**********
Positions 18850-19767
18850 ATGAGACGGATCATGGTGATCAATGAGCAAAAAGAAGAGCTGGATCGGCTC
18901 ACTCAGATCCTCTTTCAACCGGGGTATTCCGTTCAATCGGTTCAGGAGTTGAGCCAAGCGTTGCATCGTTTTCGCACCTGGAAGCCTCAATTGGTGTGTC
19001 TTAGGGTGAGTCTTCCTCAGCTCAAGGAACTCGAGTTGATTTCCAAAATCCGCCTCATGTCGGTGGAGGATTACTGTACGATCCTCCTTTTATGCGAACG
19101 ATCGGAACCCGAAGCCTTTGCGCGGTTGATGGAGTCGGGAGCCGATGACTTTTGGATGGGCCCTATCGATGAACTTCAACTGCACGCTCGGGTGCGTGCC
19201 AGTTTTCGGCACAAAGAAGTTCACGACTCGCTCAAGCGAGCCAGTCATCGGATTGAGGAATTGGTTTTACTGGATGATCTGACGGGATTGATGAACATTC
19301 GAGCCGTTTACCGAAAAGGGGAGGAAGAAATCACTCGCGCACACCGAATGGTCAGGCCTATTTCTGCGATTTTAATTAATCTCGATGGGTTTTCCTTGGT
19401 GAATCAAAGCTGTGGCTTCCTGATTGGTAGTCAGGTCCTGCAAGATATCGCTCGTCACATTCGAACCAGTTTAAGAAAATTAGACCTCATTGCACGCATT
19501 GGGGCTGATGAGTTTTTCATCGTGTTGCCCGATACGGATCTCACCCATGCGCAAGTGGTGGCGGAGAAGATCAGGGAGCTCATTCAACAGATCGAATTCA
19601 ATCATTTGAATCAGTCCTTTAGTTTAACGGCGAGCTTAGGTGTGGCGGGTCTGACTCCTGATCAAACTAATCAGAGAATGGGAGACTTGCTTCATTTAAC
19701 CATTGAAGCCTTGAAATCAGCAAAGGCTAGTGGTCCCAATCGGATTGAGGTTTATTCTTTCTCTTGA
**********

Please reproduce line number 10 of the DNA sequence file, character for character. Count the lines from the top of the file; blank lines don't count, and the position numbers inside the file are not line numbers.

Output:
19601 ATCATTTGAATCAGTCCTTTAGTTTAACGGCGAGCTTAGGTGTGGCGGGTCTGACTCCTGATCAAACTAATCAGAGAATGGGAGACTTGCTTCATTTAAC